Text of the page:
Elite schools are old chestnuts that keep getting tossed in the roasting pan. It usually starts with the heart-wrenching stories about getting a place in primary one for one’s seven-year-old. It then moves on to stories about how some schools have become so elite that they make a mockery of Singapore’s meritocratic principles.
Not all elite primary schools are in expensive residential districts but many are located in the Bukit Timah area. These schools do have better facilities than neighbourhood schools because rich parents raise money for them.
The next level of “elitism” is when students, depending on their P6 exam results, try to get a place in the top secondary schools — which produce the best results for the O Level exams.
The thinking goes like this: top schools present their students with better opportunities to shine in their academic work and leadership skills. This in turn will enable the teenagers to get into the “better” junior colleges where they do their A Level exams.
This system of school selection has been in practice for generations, until the new Education Minister Heng Swee Keat decided to prove that all schools are good schools and introduced policy changes to “equalise” the quality of education and dismantle perceptions of elitism. He was, no surprise, responding to parents whose children couldn’t get into these elite schools.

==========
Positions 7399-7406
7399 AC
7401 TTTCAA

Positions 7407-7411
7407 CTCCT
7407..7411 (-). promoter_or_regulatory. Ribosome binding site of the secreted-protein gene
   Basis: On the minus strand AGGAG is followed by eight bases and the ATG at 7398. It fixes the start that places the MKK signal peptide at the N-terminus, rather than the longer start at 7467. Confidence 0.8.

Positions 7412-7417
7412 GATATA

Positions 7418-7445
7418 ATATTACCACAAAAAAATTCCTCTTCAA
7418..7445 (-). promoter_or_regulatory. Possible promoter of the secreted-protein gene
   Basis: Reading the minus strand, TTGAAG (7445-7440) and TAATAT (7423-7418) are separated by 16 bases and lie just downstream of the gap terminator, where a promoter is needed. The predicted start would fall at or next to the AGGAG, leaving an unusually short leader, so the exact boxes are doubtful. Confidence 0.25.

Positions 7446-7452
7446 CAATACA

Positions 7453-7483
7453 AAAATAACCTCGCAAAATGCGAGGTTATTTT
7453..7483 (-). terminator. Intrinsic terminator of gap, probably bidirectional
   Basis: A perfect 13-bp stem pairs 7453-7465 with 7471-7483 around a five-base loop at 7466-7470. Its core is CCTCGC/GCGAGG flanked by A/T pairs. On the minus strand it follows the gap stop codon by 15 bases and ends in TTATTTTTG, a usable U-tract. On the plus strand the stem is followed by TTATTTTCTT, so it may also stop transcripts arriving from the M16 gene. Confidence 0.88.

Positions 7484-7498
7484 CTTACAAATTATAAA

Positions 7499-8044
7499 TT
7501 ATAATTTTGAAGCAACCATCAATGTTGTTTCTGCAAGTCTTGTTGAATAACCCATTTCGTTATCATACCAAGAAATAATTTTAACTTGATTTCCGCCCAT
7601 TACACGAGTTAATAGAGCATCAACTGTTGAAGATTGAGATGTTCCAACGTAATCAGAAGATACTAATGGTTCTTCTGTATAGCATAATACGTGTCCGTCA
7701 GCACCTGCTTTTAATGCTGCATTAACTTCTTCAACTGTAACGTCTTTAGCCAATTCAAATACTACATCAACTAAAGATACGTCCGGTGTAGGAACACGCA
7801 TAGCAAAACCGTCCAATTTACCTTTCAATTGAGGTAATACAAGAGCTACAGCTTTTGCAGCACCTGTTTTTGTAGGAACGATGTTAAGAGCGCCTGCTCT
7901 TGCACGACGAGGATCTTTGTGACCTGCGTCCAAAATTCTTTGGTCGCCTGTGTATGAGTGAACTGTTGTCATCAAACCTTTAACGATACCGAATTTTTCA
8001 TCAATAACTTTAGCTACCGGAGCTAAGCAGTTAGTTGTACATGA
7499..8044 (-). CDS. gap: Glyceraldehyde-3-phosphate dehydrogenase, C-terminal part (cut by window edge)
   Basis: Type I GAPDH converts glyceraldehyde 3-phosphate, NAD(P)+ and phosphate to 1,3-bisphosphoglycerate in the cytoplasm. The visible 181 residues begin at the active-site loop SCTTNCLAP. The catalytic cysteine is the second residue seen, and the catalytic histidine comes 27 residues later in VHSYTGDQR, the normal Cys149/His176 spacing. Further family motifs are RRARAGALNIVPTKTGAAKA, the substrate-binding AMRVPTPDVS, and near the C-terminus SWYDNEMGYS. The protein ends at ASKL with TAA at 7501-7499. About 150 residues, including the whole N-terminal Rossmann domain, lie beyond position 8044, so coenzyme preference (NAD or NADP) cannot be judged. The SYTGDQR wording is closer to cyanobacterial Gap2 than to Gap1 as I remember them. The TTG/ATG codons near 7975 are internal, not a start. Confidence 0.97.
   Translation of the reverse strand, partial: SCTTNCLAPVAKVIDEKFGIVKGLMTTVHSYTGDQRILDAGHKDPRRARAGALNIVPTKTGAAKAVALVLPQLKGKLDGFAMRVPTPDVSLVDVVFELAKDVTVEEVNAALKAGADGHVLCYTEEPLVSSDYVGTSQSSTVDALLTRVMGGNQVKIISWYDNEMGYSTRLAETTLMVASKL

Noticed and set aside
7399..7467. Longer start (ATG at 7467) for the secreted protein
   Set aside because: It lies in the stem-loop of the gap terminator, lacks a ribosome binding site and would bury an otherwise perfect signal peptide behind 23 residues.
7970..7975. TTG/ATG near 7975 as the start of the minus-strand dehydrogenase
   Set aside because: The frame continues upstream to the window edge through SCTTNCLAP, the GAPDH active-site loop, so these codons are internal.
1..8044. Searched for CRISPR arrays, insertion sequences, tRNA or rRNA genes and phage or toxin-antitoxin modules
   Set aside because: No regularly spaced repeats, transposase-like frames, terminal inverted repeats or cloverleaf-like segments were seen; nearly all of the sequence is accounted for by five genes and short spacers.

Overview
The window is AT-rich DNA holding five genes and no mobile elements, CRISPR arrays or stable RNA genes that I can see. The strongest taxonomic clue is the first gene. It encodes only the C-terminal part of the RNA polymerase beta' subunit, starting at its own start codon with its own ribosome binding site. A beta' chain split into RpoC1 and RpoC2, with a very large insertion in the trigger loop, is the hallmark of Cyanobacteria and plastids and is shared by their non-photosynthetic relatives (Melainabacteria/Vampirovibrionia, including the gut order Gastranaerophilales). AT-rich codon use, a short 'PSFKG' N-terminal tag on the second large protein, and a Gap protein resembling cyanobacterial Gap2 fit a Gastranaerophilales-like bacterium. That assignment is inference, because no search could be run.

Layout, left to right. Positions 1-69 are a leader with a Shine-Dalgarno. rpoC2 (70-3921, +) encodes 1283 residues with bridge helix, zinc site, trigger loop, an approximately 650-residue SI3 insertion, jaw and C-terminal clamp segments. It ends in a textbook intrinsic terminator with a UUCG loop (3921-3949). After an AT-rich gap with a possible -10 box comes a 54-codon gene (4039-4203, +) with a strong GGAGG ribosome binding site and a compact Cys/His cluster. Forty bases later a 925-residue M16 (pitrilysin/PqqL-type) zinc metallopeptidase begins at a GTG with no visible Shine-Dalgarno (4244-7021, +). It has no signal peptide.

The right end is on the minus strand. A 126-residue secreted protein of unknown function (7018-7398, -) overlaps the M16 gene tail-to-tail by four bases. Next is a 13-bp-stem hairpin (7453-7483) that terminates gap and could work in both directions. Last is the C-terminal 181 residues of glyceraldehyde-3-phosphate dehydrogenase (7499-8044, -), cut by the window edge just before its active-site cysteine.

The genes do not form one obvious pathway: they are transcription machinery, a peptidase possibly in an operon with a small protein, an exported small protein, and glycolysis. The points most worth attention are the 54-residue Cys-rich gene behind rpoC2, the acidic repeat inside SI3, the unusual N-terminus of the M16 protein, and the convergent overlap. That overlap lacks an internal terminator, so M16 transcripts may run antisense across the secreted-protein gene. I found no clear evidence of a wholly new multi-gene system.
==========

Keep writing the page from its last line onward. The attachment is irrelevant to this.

First he stopped the ministry from announcing which students and schools scored the highest marks in the national examinationss. Then he allocated more places to seven-year-olds who had no links to schools to claim priority for places. Finally, he posted principals of well-known — elite — schools to neighbourhood schools and vice-versa.
Have these measures “equalised” education in Singapore? Hardly. A child’s examination scores may not be the best measure of his intelligence and personality but, it’s still the main means of judging a student’s performance in school. A lot of has been said by government leaders about measuring other aspects of education, like civic mindedness, sporting and team spirit and other co-curricular activities, and there are a lot more opportunities for students who are less academically inclined to make something of their lives.
But parents will only continue to press for niggly changes to the system (including moving top schools out of their traditional locations) when it is they who need to change most — by not pressuring their children to do well in examinations (driving some to suicide!) and to make sure that the so-called elitism doesn’t become a focal point of young lives.
Singapore children know full well from a young age that to succeed in examinations, you have to work hard. As parents, we have to teach them that that maxim is true of life in general.